Change that leads to better lives

Could advocates build community capacity?

According to John McKnight, years ago, when someone died, everyone in the community helped the grief-stricken get through. One day, someone went off to train as a bereavement counsellor and returned to set up a practice. With a new fear of ‘getting it wrong’, the townspeople promptly lost confidence in their traditional responses. A few even abdicated responsibility for their contribution and deferred entirely to the new professional. So, is there any possibility that the appearance of skilled advocacy has generated a similar response? If so, do we need to redress the balance and how?

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Some advocacy services are rethinking their relationship with their local communities and the emerging positions have a combination of three exciting components.

First, they are helping community members hone their values, attitudes and skills. These are the simple foundations of any advocacy relationship – listening out for preferences, even where people are unable to express them clearly; supporting the choices people wish to make; and getting alongside people who are standing up for their rights. Anyone can do these things and everyone should be encouraged to do so. In this way, advocacy becomes a core aspect of community life, whether or not particular individuals identify it as “advocacy”. Like with listening, helping people learn the basics will reduce demand for specialists. So we search for ways to equip people with these practices in the shop, the church, the factory and Neighbourhood Watch. A handful of these citizens are already appointees, RPRs, executors of wills or hold lasting power of attorney -and they want to do the best they can for the person and so they eagerly devour any support on offer.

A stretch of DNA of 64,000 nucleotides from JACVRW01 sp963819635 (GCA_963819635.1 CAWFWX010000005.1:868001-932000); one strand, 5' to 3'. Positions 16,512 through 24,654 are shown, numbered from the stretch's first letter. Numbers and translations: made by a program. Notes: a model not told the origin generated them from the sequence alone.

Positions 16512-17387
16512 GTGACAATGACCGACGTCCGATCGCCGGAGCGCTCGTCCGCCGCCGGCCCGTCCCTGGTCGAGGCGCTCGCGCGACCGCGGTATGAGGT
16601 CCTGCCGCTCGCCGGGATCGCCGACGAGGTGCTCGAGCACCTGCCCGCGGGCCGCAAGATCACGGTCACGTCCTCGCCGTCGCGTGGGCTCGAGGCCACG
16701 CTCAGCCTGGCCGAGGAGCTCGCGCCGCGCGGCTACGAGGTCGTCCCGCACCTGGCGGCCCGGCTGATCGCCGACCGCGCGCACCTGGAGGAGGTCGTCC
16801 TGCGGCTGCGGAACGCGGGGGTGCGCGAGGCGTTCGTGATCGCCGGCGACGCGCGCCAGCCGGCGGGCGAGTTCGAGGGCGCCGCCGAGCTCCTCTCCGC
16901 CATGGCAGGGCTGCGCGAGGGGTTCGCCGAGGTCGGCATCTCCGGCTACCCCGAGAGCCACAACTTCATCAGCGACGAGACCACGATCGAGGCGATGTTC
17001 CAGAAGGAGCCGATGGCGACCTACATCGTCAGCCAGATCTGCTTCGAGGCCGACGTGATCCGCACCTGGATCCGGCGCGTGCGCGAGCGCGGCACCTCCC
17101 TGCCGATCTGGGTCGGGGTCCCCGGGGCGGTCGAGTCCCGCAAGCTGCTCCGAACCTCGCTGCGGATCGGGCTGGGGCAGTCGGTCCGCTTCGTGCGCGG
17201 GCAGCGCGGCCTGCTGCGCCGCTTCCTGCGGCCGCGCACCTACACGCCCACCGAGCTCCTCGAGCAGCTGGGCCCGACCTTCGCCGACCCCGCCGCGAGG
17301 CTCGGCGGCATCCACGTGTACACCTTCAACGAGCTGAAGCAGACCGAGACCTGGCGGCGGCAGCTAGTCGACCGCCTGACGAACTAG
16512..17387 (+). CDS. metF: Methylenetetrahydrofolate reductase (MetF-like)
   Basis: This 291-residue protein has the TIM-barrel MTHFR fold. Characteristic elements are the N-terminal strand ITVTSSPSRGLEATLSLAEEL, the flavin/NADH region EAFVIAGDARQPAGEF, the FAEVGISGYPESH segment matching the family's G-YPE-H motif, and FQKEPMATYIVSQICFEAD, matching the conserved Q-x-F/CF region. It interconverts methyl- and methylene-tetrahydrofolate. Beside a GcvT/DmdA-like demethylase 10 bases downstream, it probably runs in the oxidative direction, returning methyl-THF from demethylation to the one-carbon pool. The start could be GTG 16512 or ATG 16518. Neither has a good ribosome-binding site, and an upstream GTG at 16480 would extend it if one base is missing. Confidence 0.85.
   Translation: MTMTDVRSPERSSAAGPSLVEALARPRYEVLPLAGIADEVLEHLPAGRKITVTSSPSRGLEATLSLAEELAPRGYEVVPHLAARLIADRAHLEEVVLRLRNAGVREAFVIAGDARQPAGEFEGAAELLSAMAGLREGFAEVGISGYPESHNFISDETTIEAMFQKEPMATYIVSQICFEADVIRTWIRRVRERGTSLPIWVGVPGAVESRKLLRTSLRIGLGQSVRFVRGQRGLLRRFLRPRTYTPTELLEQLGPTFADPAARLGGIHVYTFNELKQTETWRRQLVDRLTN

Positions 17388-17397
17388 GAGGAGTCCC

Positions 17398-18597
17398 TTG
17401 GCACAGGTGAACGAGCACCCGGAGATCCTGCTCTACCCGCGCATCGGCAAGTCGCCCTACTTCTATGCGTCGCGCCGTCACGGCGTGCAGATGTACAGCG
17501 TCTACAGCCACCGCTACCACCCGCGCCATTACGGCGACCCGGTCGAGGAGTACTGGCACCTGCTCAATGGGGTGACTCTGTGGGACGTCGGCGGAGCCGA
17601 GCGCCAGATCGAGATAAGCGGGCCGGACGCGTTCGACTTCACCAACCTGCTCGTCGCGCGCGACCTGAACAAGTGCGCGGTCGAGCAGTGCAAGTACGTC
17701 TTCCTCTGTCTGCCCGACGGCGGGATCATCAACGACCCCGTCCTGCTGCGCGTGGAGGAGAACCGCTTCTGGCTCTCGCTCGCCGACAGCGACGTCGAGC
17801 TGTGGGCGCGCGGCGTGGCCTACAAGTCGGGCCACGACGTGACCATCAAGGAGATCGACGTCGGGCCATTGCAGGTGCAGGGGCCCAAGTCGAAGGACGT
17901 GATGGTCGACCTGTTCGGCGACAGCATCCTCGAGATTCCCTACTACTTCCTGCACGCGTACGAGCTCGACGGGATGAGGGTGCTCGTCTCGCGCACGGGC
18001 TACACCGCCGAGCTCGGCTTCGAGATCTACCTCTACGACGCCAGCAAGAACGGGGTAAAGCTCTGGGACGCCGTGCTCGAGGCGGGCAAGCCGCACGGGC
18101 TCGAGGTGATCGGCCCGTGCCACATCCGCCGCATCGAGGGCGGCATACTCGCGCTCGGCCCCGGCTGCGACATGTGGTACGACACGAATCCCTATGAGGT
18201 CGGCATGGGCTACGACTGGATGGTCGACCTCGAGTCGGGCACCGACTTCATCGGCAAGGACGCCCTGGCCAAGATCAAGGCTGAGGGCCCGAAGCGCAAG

Second, advocacy organisations that are building community capacity help local citizens to understand when their friend may need the services of a qualified advocate. Instead of feeling frustrated by inappropriate referrals, they explicitly value the advocacy-related abilities of neighbours and social workers, care home staff and family carers, whilst helping them to see where these invaluable skills run out and the person needs an expert. It’s like those Mental Health First Aid courses where work colleagues and friends learn how to provide informal mental health support and also how to recognise when to call in a mental health professional. Only by placing their own skills on a map and recognising the difference that a professional advocate brings, can members of the general public, health or social care workers and people using services know why and when they might need to refer to the advocacy service. For example, SAtA has been supporting a group of people with learning disabilities. When one of their number died of breast cancer, they investigated and found several reasons for this avoidable death. Since then, the group have helped nurses respond better, presented to student nurses and taught other learning disabled people to self-check and access screening services. Such empowered citizens may not call their achievements ‘advocacy’, but they are surely close kin.